Investigators report the safety and efficacy of descemetorhexis without donor tissue as a primary treatment for Fuchs endothelial dystrophy.
This new technique removes the dysfunctional central endothelial cells and guttata, leaving the peripheral Descemet’s membrane intact, so that healthy cells can repopulate the entire posterior corneal surface. The procedure involves no implantation of donor tissue and thus no risk of rejection. The current preferred surgical modalities are Descemet membrane endothelial keratoplasty (DMEK) and Descemet’s stripping endothelial keratoplasty (DSAEK), which carry a risk of graft detachment and failure despite their improvement over penetrating keratoplasty (PK).
This prospective study included 12 eyes of 11 Fuchs endothelial dystrophy patients who underwent a primary central descemetorhexis of 4 mm or less. If a patient’s cornea failed to clear by 2-3 months postop, therapy with a topical rho-kinase (ROCK) inhibitor (either Y-27632 or ripasudil) was initiated. Endothelial keratoplasty was chosen as a final salvage option for unsuccessful cases.
Between 2 and 9 months postoperatively, 9 of 12 eyes (75%) showed spontaneous clearance of corneal edema. Of the remaining 3 eyes, 2 failed to clear by 2 and 3 months and were treated with topical ripasudil. Both subsequently experienced clearance of edema. The remaining eye failed to clear by month 5 and did not improve with Y-27632; it ultimately required endothelial keratoplasty.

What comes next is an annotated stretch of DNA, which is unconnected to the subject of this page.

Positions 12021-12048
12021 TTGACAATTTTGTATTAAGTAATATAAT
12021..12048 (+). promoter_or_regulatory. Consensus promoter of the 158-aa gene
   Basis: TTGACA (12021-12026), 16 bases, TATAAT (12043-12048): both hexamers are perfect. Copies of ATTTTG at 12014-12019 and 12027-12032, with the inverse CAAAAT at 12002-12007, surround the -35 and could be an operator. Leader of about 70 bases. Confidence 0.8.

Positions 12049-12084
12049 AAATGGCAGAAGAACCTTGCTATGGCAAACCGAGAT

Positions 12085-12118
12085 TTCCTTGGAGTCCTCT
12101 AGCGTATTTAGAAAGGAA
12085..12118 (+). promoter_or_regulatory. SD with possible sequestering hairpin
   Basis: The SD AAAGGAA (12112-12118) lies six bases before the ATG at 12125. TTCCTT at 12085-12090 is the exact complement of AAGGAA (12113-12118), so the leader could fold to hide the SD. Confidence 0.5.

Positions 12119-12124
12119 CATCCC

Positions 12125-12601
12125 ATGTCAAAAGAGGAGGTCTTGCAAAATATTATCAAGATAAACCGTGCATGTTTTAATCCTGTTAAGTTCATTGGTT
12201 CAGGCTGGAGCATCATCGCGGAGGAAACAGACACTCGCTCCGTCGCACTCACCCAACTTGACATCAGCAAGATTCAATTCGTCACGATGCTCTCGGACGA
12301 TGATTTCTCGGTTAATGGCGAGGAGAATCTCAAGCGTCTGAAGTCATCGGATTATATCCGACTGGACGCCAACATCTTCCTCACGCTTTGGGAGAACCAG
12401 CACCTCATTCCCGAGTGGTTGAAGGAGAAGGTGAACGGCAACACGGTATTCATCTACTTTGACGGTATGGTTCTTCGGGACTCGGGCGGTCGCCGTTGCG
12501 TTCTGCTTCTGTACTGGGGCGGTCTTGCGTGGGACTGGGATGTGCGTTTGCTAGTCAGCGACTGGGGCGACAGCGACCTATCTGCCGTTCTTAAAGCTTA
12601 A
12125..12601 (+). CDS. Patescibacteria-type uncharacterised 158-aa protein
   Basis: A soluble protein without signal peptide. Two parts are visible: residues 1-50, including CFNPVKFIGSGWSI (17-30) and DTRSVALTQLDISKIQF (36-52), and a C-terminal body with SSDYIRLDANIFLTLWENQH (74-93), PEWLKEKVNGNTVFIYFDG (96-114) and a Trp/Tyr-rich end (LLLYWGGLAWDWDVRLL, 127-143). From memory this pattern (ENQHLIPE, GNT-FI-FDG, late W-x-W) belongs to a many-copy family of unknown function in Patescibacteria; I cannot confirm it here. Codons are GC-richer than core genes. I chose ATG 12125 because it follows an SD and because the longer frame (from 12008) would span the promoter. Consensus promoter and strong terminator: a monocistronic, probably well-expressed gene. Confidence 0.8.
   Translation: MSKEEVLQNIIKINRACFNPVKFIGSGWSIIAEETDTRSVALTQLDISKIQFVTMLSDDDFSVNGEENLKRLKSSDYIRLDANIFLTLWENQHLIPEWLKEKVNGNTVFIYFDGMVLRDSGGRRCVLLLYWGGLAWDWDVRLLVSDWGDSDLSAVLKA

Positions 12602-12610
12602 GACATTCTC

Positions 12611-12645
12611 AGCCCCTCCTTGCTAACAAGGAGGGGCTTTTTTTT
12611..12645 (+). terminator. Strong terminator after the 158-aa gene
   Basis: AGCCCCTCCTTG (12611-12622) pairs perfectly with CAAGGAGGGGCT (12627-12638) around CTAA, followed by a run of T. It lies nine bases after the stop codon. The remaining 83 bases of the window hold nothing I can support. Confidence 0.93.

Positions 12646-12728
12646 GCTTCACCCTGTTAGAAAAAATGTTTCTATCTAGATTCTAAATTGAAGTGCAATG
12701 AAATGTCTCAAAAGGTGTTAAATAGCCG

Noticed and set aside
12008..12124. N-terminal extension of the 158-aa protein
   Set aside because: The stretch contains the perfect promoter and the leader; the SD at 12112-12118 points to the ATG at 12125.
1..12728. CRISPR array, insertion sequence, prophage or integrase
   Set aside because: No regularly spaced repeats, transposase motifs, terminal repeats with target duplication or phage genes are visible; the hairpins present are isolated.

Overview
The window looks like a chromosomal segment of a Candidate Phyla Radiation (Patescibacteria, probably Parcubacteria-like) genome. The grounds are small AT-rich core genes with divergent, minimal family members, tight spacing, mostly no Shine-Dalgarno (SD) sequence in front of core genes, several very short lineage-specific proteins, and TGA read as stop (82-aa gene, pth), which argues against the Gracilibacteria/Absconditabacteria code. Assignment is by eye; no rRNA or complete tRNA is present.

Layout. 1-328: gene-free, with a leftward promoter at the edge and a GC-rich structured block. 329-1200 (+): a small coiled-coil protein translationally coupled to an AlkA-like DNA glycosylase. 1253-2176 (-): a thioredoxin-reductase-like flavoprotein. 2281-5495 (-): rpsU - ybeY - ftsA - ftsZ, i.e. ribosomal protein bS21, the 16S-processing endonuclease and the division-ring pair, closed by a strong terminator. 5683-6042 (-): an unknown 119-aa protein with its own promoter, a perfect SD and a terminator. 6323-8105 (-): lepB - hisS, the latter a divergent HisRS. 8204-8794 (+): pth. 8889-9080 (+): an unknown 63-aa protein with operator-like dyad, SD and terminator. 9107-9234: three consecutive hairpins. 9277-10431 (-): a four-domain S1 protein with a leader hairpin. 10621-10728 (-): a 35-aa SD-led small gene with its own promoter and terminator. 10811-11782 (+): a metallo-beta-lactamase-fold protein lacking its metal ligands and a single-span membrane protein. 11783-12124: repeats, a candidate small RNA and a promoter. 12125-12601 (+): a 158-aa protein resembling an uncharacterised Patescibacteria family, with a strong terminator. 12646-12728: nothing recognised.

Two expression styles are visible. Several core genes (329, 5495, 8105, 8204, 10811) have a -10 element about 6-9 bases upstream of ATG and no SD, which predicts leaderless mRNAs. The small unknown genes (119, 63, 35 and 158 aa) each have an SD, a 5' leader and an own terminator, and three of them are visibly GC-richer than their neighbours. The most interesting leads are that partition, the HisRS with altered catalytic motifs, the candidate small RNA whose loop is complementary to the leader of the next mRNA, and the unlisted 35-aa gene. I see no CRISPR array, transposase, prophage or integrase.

Eyes that achieved corneal clearance demonstrated improvement in mean BCVA from 0.26 logMAR at baseline to 0.13 postoperatively (follow-up range 4–30 months). Central corneal thickness improved from a mean of 615 microns preoperatively to 577 microns at study end, and there was no change in refractive mean spherical equivalent.
This is a small study, but it bolsters growing evidence that primary descemetorhexis without grafting may have a role in treating Fuchs endothelial dystrophy. The clinical results with the ROCK inhibitors were intriguing, but more evidence is needed to define the best use of this drug class in a real-world setting.
Given these results, and taking into account findings from other research groups, primary descemetorhexis should be considered for treatment of Fuchs endothelial dystrophy in patients whose corneal guttae have not extended to the periphery.
While it would be ideal to have a clinical trial examining the procedure in comparison with DMEK, for now practitioners may consider offering this to Fuchs patients who are willing to wait for corneal clearance and can tolerate a second procedure should their eyes fail to clear.